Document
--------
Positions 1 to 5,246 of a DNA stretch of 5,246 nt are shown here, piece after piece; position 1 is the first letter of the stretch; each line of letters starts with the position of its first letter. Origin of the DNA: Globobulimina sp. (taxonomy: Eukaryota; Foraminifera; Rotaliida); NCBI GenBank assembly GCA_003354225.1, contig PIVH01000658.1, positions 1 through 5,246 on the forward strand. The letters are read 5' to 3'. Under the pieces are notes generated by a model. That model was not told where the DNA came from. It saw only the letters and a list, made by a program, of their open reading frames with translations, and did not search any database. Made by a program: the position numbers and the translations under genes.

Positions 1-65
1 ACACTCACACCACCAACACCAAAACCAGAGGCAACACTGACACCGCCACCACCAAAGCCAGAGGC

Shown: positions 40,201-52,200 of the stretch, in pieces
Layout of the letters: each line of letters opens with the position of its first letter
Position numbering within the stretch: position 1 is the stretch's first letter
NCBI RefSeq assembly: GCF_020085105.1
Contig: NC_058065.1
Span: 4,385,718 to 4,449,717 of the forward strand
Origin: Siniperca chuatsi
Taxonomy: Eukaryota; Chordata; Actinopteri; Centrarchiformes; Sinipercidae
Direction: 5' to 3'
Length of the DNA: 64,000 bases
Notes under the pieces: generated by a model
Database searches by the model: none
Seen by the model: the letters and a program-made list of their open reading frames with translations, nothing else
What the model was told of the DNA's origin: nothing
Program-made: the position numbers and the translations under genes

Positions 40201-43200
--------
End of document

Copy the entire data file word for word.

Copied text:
Positions 1 to 5,246 of a DNA stretch of 5,246 nt are shown here, piece after piece; position 1 is the first letter of the stretch; each line of letters starts with the position of its first letter. Origin of the DNA: Globobulimina sp. (taxonomy: Eukaryota; Foraminifera; Rotaliida); NCBI GenBank assembly GCA_003354225.1, contig PIVH01000658.1, positions 1 through 5,246 on the forward strand. The letters are read 5' to 3'. Under the pieces are notes generated by a model. That model was not told where the DNA came from. It saw only the letters and a list, made by a program, of their open reading frames with translations, and did not search any database. Made by a program: the position numbers and the translations under genes.

Positions 1-65
1 ACACTCACACCACCAACACCAAAACCAGAGGCAACACTGACACCGCCACCACCAAAGCCAGAGGC

Shown: positions 40,201-52,200 of the stretch, in pieces
Layout of the letters: each line of letters opens with the position of its first letter
Position numbering within the stretch: position 1 is the stretch's first letter
NCBI RefSeq assembly: GCF_020085105.1
Contig: NC_058065.1
Span: 4,385,718 to 4,449,717 of the forward strand
Origin: Siniperca chuatsi
Taxonomy: Eukaryota; Chordata; Actinopteri; Centrarchiformes; Sinipercidae
Direction: 5' to 3'
Length of the DNA: 64,000 bases
Notes under the pieces: generated by a model
Database searches by the model: none
Seen by the model: the letters and a program-made list of their open reading frames with translations, nothing else
What the model was told of the DNA's origin: nothing
Program-made: the position numbers and the translations under genes

Positions 40201-43200